Suicide rises and falls with economy: US study

April 14, 2011

More Americans have killed themselves in times of financial hardship than in times of prosperity, said a US study of suicide rates and the business cycle from 1928 to 2007 released Thursday.

Suicide rates among people of typical working age, 25 to 64, were highest during the in 1932, and lowest around the time of the dot-com Internet boom in 2000, said the .

"Knowing suicides increased during economic recessions and fell during expansions underscores the need for additional measures when the economy weakens," said James Mercy, acting director of CDC's Injury Center's Division of Violence Prevention.

"It is an important finding for policy makers and those working to prevent suicide."

The CDC findings, published in the , show a series of higher suicide rates in times of trouble, such as during the oil crisis of 1973-75, and the double-dip recession of 1980-82.

were lowest when the economy was growing, such as the post World War II period (1939-1945) and during an extended period of financial expansion from 1991 to 2001.

"Economic problems can impact how people feel about themselves and their futures as well as their relationships with family and friends," said Feijun Luo, lead study author and an economist in CDC's Division of Violence Prevention.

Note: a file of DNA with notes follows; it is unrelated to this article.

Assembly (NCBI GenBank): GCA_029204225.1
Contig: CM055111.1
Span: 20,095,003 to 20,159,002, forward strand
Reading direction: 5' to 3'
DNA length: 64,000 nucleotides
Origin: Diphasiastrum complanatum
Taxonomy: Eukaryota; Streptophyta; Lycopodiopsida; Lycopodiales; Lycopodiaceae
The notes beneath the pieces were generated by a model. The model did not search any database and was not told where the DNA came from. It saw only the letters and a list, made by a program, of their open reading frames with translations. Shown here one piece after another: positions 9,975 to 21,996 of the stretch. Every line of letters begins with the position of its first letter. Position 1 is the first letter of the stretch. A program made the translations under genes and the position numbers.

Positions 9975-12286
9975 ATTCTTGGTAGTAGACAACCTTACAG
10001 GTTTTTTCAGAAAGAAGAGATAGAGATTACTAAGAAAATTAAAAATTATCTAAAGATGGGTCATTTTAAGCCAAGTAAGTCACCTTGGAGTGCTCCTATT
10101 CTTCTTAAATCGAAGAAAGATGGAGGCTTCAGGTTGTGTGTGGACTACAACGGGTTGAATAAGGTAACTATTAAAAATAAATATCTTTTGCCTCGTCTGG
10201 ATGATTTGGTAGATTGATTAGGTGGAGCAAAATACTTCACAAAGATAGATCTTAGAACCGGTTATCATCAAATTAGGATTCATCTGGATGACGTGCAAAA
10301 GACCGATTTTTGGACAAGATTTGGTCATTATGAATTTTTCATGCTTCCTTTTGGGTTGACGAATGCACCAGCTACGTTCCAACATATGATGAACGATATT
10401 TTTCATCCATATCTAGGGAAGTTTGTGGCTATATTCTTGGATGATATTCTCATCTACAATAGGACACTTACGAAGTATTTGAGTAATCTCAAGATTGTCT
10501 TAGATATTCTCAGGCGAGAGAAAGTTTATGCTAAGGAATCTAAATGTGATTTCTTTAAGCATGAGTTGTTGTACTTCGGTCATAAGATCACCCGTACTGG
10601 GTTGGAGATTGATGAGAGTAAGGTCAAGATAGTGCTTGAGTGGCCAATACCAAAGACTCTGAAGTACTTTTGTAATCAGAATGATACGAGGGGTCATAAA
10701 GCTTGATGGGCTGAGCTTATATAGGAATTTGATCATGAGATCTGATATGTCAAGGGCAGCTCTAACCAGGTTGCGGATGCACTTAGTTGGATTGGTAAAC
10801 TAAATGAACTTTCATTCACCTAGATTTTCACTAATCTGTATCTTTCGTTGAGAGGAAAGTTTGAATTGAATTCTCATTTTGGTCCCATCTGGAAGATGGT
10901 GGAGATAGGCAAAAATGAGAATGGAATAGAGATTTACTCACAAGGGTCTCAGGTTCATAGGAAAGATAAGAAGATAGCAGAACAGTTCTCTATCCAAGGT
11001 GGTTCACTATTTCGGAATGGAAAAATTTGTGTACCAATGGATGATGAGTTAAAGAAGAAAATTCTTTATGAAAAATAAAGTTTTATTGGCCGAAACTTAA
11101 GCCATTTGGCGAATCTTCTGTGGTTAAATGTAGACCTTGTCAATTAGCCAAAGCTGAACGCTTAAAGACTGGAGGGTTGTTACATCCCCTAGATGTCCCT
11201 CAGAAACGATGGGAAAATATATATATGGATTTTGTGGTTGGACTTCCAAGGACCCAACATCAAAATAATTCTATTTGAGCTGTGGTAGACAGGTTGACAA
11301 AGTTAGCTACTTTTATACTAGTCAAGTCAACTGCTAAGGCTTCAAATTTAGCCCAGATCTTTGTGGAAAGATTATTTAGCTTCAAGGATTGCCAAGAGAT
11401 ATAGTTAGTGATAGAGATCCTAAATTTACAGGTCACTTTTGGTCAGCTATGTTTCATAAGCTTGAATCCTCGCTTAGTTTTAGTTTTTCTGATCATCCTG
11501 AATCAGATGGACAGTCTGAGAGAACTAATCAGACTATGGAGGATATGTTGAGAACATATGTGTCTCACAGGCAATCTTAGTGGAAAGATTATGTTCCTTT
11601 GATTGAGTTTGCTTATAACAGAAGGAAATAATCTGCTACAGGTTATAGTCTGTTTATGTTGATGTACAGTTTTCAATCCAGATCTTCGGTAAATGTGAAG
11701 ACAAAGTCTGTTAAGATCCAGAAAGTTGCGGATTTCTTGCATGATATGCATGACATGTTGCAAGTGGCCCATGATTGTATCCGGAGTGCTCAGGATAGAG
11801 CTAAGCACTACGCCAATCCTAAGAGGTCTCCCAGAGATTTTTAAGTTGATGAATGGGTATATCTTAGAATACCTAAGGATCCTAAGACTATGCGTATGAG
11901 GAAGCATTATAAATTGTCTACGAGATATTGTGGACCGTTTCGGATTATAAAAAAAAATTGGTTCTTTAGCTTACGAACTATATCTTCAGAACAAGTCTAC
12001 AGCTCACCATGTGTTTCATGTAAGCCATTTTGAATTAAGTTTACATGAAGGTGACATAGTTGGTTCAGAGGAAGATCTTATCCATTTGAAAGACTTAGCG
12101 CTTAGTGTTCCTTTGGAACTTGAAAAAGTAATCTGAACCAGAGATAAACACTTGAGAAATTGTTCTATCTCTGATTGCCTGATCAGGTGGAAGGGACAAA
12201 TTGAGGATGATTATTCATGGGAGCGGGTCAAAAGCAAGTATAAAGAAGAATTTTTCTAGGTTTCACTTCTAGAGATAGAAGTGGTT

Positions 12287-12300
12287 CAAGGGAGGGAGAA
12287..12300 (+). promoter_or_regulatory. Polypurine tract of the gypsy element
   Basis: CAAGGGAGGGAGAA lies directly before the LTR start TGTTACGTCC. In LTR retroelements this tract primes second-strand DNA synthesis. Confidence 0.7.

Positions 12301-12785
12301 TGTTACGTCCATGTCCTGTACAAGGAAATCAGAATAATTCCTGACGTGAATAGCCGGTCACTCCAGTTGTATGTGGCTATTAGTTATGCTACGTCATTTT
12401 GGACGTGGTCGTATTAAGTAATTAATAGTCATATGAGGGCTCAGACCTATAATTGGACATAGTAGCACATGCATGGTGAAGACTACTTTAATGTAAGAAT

"We know suicide is not caused by any one factor -- it is often a combination of many that lead to suicide. But there are many opportunities for prevention."

Related Stories

Recommended for you

Tracking the impact of early abuse and neglect

January 17, 2018
Children who experience abuse and neglect early in life are more likely to have problems in social relationships and underachieve academically as adults.

Baby brains help infants figure it out before they try it out

January 17, 2018
Babies often amaze their parents when they seemingly learn new skills overnight—how to walk, for example. But their brains were probably prepping for those tasks long before their first steps occurred, according to researchers.

Study: No evidence to support link between violent video games and behaviour

January 16, 2018
Researchers at the University of York have found no evidence to support the theory that video games make players more violent.

Can psychedelic drugs 'reconnect' depressed patients with their emotions?

January 15, 2018
Imperial research suggests psilocybin can help relieve the symptoms of depression, without the 'dulling' of emotions linked with antidepressants.

Study listens in on speech development in early childhood

January 15, 2018
If you've ever listened in on two toddlers at play, you might have wondered how much of their babbling might get lost in translation. A new study from the University of Toronto provides surprising insights into how much children ...

Study suggests people dislike you more for humblebragging than for regular boasting

January 12, 2018
A team of researchers from Harvard University and UNC-Chapel Hill has conducted a study regarding humblebragging—in which a person boasts about an achievement but tries to make it sound less boastful by minimizing it—and ...

0 comments

Please sign in to add a comment. Registration is free, and takes less than a minute. Read more

Click here to reset your password.
Sign in to get notified via email when new comments are made.